By Lottie Ennis
The BBC provides an impartial and independent news which holds itself to an incredibly high standard. The broadcasting service is traditionally known for its values of a crystal clear and purely information-based articles and is the oldest broadcasting news service in the world. Considering the fractious world we live in, a truly impartial news outlet is a valuable resource, as, with the rise in social media, fake news and forever over-exaggerated facts and figures it can be difficult to separate fact from fiction.
The issue of impartiality was raised recently when reporter Naga Munchetty faced disciplinary action as a result of implying indirectly that Donald Trump’s comments about 4 congresswomen was racist. At the request of her host Dan Walker, Munchetty was asked to describe how she felt when she, as a woman of colour, was told to go back to her own country, when she heard of Trump saying very similar things to several congresswomen. Munchetty relayed her own experiences and admitted she was furious at hearing Trump’s words. Due to these responses, the complaints department at the BBC was notified and Munchetty faced possible punishment. The head of the BBC then overturned this, saying that the BBC wasn’t impartial on racism.
Some of the arguments the Munchetty case raised was; is it ever okay for the BBC to be impartial on something that is clearly racist and offensive? Or should the BBC remain firm on its policy that reporter’s opinions are their own and should not feature on social media, television or news articles? Clearly some of the reactions to Munchetty being called up over her comments show that it affects everyone if the BBC continue to be impartial on racism. Over 100 different BAME celebrities co-wrote and signed a letter explaining the dangers of ignoring racism and allowing it to infiltrate our society. It explained that to remove Munchetty over saying how she felt after receiving racist comments would be unethical and giving way to a racist rhetoric. However, other reporters suggested that the Munchetty case is not really about impartiality and the BBC should not be impartial to some things above others at the risk of losing sight of their original values.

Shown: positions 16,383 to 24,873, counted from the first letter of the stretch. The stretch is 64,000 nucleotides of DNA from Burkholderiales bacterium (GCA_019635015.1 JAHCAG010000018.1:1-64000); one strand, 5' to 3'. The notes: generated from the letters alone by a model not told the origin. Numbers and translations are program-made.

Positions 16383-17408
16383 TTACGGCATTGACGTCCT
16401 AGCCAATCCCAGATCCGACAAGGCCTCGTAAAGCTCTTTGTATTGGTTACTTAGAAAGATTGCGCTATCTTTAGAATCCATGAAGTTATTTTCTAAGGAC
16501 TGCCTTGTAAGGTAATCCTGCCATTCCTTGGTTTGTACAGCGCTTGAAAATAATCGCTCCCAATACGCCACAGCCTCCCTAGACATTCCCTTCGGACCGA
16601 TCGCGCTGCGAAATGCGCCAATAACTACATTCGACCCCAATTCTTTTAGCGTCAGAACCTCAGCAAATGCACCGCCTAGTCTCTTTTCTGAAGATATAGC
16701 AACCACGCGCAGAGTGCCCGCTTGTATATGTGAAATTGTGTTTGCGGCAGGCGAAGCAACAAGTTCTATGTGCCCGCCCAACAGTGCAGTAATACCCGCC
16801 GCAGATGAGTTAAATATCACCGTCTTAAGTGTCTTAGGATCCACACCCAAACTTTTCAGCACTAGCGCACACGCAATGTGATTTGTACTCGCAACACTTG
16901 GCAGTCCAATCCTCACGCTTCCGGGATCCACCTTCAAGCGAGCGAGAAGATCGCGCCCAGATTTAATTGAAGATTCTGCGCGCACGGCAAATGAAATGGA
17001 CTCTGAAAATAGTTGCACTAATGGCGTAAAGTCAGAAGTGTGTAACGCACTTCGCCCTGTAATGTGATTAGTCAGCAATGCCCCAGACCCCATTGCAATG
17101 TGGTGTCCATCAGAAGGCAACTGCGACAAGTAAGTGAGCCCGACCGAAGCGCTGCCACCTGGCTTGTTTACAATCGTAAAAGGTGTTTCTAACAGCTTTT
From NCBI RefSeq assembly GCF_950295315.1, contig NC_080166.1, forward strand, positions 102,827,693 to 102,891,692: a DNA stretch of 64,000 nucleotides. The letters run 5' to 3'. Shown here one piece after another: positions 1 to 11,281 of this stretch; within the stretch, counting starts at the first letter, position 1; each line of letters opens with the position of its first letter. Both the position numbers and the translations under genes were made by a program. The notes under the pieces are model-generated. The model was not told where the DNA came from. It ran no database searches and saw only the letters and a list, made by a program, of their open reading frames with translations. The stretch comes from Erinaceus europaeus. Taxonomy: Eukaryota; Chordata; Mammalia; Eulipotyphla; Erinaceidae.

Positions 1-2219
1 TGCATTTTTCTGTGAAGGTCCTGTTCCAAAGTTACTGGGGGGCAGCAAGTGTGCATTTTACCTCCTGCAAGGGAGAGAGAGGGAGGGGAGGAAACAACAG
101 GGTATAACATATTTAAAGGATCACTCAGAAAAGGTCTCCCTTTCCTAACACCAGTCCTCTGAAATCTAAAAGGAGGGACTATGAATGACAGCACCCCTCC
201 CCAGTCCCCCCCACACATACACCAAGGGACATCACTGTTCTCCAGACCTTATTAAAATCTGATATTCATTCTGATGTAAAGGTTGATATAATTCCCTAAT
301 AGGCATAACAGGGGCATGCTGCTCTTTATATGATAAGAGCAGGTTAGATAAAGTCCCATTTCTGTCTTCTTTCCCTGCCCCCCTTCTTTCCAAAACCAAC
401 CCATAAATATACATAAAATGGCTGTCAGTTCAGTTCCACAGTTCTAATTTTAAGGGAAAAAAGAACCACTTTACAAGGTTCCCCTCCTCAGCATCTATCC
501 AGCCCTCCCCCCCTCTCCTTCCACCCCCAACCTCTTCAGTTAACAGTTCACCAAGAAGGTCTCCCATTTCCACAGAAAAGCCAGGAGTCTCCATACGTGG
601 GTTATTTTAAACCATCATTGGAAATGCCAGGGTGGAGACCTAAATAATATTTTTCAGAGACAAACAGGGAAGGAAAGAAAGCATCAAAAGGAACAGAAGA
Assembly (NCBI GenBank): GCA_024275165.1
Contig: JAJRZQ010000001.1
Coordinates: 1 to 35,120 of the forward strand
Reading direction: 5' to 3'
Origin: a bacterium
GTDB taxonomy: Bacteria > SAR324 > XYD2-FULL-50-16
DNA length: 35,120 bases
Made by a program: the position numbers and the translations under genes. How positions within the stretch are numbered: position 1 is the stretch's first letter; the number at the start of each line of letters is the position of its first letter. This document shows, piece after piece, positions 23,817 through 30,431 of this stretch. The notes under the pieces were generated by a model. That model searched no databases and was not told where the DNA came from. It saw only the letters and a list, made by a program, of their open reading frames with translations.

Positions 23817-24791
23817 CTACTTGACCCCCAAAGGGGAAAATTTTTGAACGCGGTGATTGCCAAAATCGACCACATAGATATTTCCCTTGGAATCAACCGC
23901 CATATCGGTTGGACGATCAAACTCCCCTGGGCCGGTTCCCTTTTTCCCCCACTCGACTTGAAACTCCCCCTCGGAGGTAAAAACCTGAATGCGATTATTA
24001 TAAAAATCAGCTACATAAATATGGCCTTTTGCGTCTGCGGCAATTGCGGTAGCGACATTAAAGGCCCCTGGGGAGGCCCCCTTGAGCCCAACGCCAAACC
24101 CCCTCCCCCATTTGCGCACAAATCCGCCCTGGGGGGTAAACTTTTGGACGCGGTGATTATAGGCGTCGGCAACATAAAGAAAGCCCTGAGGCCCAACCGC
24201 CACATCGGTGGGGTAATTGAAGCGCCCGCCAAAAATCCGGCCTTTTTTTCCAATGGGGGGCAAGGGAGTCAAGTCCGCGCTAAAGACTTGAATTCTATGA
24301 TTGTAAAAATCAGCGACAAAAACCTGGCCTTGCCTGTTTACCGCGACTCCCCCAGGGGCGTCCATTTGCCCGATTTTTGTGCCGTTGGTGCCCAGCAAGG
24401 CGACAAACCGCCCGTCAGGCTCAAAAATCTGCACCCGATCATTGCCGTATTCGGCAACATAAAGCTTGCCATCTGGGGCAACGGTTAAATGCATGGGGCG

The BBC’s guidelines state that impartiality is at the core of everything they do, and it is their duty to provide a broad range of perspectives no matter how controversial the topic may be. This attitude is valuable but can undermine some of the work society has already done to create a more inclusive environment. For example, there was controversy when the BBC gave equal airtime to those with extreme views in debates about Brexit. It is possible that without the BBC following its guidelines so closely that these individuals may not have had any airtime and so perhaps may not have reached an audience. Considering the consequences of following their impartiality guidelines so ardently should be a factor in what the BBC broadcasts, as well as impartiality at the time of the broadcast. Especially as some of the information featured in the debates was possibly not true, it is dangerous to give extreme individuals airtime when they are going to abuse that time to broadcast their own prejudiced views.
In my opinion, I feel that the BBC needs to have more confidence in its own ability to remain impartial. From the head of the BBC’s comments about the Munchetty case we can see he did not believe her comments threatened the BBC in anyway and so could not have been impartial in a way which would have damaged their reputation. From this, I think it is safe to say that the BBC should continue in its difficult quest to remain truly impartial and to let their reporters uphold these values without fear of complaints.